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Golden Number: research paper...

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  • J Vincent Beall
    G Vincent
    Message 1 of 2 , Feb 29, 2004
       
      Vincent
       
       
    • Chris
      Vincent, excellent link but I just want to re-send it because it didn t make it to non-html digest folks: http://math.ucr.edu/home/baez/week203.html Something
      Message 2 of 2 , Mar 2, 2004
        Vincent, excellent link but I just want to re-send it because it didn't make
        it to non-html digest folks:

        http://math.ucr.edu/home/baez/week203.html

        Something I learned from Dan and found confirmed here:

        "These days, the number G is called the Golden Number, the Golden Ratio, or
        the Golden Section. It's often denoted by the Greek letter Phi, after the
        Greek sculptor Phidias. Phidias helped design the Parthenon - and supposedly
        packed it full of golden rectangles, to make it as beautiful as possible."

        And something I learned from this page:

        "However, don't be fooled! The charm of the golden number tends to attract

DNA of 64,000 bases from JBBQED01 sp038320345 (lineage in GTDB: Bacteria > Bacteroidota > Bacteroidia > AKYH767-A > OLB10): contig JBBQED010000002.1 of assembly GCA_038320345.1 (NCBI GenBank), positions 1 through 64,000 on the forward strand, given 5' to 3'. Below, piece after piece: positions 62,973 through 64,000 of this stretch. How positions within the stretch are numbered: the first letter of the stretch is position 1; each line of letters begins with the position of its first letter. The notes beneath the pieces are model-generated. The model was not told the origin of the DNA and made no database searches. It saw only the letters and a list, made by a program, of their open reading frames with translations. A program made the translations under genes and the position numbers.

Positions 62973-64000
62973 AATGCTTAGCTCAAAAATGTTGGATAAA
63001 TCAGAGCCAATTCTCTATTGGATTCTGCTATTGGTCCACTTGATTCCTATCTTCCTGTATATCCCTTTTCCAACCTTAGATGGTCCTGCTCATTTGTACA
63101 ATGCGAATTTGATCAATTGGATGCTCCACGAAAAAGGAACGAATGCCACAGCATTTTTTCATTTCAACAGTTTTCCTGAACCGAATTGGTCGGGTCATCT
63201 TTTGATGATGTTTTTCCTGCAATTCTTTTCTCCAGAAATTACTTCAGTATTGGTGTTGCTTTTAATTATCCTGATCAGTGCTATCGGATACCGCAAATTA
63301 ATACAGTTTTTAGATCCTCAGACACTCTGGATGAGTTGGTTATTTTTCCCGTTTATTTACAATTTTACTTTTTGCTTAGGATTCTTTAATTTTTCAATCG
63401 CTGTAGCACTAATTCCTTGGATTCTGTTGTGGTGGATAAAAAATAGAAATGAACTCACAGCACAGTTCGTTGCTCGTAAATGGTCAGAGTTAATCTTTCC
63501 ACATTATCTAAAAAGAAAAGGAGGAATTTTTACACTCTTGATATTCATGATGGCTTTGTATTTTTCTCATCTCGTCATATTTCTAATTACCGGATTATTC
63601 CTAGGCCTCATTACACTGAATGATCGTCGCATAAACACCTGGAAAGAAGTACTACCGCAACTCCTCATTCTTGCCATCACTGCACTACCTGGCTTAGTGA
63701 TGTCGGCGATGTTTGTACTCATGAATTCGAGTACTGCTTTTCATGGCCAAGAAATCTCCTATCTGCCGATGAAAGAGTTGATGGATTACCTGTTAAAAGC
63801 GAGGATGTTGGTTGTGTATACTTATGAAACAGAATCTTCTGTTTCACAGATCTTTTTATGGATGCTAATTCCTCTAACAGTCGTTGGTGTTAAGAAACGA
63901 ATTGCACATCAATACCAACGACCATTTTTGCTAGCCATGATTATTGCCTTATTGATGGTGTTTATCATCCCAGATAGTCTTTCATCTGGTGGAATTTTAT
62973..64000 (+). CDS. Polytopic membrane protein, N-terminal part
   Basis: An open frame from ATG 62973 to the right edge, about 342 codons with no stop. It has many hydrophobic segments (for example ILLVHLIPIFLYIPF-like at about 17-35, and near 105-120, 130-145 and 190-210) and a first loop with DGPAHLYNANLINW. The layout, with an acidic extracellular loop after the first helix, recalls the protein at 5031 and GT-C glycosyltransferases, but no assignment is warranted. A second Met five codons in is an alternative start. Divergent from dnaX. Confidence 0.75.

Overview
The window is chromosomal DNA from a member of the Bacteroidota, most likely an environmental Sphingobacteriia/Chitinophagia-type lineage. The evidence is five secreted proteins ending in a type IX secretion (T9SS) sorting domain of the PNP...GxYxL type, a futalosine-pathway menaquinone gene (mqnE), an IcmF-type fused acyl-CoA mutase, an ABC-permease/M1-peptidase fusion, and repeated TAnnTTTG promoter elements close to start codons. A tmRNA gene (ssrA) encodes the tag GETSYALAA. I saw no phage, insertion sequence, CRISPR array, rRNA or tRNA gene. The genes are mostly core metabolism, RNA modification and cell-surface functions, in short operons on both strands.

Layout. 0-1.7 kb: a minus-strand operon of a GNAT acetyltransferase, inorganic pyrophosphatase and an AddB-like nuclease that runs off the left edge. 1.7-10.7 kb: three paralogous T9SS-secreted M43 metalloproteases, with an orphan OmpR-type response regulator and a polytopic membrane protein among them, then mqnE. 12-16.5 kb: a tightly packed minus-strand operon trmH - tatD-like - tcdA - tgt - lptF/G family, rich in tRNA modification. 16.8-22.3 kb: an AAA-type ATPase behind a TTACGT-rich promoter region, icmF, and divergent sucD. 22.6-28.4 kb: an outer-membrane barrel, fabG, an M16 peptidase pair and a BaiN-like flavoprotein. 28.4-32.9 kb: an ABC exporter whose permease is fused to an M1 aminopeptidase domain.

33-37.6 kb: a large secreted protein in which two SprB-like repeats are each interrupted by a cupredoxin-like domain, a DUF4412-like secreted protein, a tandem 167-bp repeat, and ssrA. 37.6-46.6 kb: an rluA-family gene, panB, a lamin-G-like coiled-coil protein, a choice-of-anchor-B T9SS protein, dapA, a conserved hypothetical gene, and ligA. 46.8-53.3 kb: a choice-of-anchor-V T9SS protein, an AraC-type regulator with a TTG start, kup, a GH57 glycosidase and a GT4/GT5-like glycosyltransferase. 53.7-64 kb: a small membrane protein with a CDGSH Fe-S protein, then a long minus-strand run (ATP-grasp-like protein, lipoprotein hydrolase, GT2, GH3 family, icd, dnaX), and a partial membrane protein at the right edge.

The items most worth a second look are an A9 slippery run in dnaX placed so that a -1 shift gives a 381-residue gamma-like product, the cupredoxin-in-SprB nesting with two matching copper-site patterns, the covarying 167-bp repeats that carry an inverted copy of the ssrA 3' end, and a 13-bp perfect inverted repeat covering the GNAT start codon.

kooks and the gullible - hence the term "fool's gold". You have to be
        careful about anything you read about this number. In particular, if you
        think ancient Greeks ran around in togas philosophizing about the "golden
        ratio" and calling it "Phi", you're wrong. This number was named Phi after
        Phidias only in 1914, in a book called The Curves of Life by the artist
        Theodore Cook. And, it was Cook who first started calling 1.618... the
        golden ratio. Before him, 0.618... was called the golden ratio! Cook dubbed
        this number "phi", the lower-case baby brother of Phi.

        In fact, the whole "golden" terminology can only be traced back to 1826,
        when it showed up in a footnote to a book by one Martin Ohm, brother of
        Georg Ohm, the guy with the law about resistors. Before then, a lot of
        people called 1/G the "Divine Proportion". And the guy who started that was
        Luca Pacioli, a pal of Leonardo da Vinci who translated Euclid's Elements.
        In 1509, Pacioli published a 3-volume text entitled Divina Proportione,
        advertising the virtues of this number. Some people think da Vinci used the
        divine proportion in the composition of his paintings. If so, perhaps he got
        the idea from Pacioli. "

        1914. hmmm...

        > Subject: Golden Number: research paper...
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        > G
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        > Vincent
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